Without great solitude no serious work is possible.
This essay is part of a collaborative blogging project to answer the question: ‘How do you invest in yourself?’
I invest in myself in all the usual ways. I try to work out a lot and eat right. You can read more about that effort in: Fragile. And I read a ton.
But I want to share a couple anecdotes about one way I invest in myself that’s underappreciated.
I spend a lot of time trying to be alone.
Regardless of your politics, a presidential campaign is both crazy and incredibly enlightening. I was asked to help the tech team of the Obama re-election campaign last May. I was in the middle of figuring out life after my third company failed. So I thought it would be a good change.
It was impossible to be alone.
What happens if you stick someone, who’s worked at home by themselves for the last 6 years, in a giant warehouse-like room, full of hundreds of other employees, working on something really stressful?
There wasn’t a lot of money for amenities. The office was terrible. The air conditioning turned off constantly in the middle of a Chicago summer. The bathroom didn’t get enough maintenance and barely functioned sometimes as a bathroom. Actual photos of the men’s room:
(Photo credits to Ryan Kolak and Jason Kunesh)
But it was awesome to have all these people around. I was thrilled to have new friends and chances to even get lunch with others.
Still, working all day arms length from people was hard. I’d put Bose noise cancelling head phones on, but those barely cut it. And that’s just one of five senses. A friend of mine enjoyed eating sardines and rice every single day at his desk. He sat 3 feet in front of my face. Sardines. Every f'ing day.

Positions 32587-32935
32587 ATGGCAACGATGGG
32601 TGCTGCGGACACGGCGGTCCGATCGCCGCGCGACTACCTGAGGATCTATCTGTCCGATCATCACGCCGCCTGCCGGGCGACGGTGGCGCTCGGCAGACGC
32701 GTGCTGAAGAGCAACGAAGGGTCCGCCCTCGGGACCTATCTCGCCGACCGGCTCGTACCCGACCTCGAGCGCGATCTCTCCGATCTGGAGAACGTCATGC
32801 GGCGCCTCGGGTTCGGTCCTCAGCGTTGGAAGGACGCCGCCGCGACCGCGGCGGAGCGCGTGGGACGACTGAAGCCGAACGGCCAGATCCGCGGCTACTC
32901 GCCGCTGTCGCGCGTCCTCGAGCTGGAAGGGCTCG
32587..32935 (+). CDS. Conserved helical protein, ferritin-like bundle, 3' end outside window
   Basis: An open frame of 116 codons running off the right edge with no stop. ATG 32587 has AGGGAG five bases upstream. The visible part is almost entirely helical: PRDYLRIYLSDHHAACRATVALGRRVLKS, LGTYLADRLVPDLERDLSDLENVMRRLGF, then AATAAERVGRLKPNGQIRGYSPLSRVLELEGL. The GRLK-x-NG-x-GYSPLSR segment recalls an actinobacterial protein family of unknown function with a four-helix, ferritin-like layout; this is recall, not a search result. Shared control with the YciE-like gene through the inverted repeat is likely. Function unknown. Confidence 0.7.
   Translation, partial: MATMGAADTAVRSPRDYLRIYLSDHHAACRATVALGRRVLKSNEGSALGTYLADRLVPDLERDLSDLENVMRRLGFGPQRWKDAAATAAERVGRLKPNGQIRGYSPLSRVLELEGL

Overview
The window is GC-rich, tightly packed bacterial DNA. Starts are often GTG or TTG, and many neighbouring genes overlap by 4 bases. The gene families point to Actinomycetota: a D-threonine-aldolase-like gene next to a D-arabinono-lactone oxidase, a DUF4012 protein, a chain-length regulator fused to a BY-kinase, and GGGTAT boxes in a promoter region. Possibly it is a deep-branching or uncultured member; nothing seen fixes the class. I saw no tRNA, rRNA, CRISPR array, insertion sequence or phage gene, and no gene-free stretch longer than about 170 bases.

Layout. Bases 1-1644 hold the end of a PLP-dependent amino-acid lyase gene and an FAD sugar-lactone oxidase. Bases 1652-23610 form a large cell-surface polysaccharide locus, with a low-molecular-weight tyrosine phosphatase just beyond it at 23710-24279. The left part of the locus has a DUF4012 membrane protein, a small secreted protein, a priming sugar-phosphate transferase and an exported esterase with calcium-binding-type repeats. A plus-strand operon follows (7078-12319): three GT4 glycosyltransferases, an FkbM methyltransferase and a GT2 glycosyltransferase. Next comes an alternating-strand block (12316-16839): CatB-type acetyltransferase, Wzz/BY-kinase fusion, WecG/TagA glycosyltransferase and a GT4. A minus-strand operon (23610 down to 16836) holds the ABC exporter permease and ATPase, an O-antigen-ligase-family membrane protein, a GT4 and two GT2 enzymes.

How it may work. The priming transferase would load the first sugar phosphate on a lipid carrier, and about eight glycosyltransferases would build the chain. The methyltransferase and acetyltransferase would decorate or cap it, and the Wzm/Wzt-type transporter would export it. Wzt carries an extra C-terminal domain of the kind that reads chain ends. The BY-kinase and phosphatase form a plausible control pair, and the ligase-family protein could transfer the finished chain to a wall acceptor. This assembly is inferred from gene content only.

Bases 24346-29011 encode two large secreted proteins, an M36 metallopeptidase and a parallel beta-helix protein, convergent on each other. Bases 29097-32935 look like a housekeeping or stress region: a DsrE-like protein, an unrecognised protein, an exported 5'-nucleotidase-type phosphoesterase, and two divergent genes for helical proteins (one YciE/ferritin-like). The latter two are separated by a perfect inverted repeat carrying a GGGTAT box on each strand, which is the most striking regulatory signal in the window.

Then there’s the nerf darts. My fellow staffers enjoyed shooting nerf dart guns in the office. I’d be getting super focused into work, and then get a nerf dart in the neck. I hated it :) And everyone knew I hated those nerf darts. So people tried to avoid hitting me.
But after work was over one day, 2 weeks before the election, we’re about to have a drink of whiskey at someone’s desk.
Right after I get my glass, I haven’t even had a sip yet, one of the newer guys on the campaign takes a nerf dart gun and shoots me with it. Point blank.
Now, I just wanted to scare him. Just a little. Somehow. Hopefully he’d never hit me with a nerf dart again. So I go up to him, grab his glass of whiskey, and start to take it away.
But he lets go of this glass so fast. It just whips from his hand. And now whiskey is shooting out of it across to his neighbor sitting a couple feet away. All over the Macbook Pro laptop he uses for work.
The computer starts SCREAMING. The screen gets all pixelated and angry. The screaming won’t stop. The whole office, hundreds of people, are now looking at us and wondering what that terrible noise is.
Life is in slow motion.
Someone quickly got to the laptop and is holding it up to drain it. But how much whiskey was in that glass!? It’s just pouring out of the computer. We turned the laptop off and tried to turn it on again.
It wouldn’t start.
As I mentioned before, there’s little money for staff on this campaign. We did a lot with a little. There are no extra Macbook Pros, and getting a new one this late in the game would probably involve me buying it personally. :( An unpleasant financial predicament for me.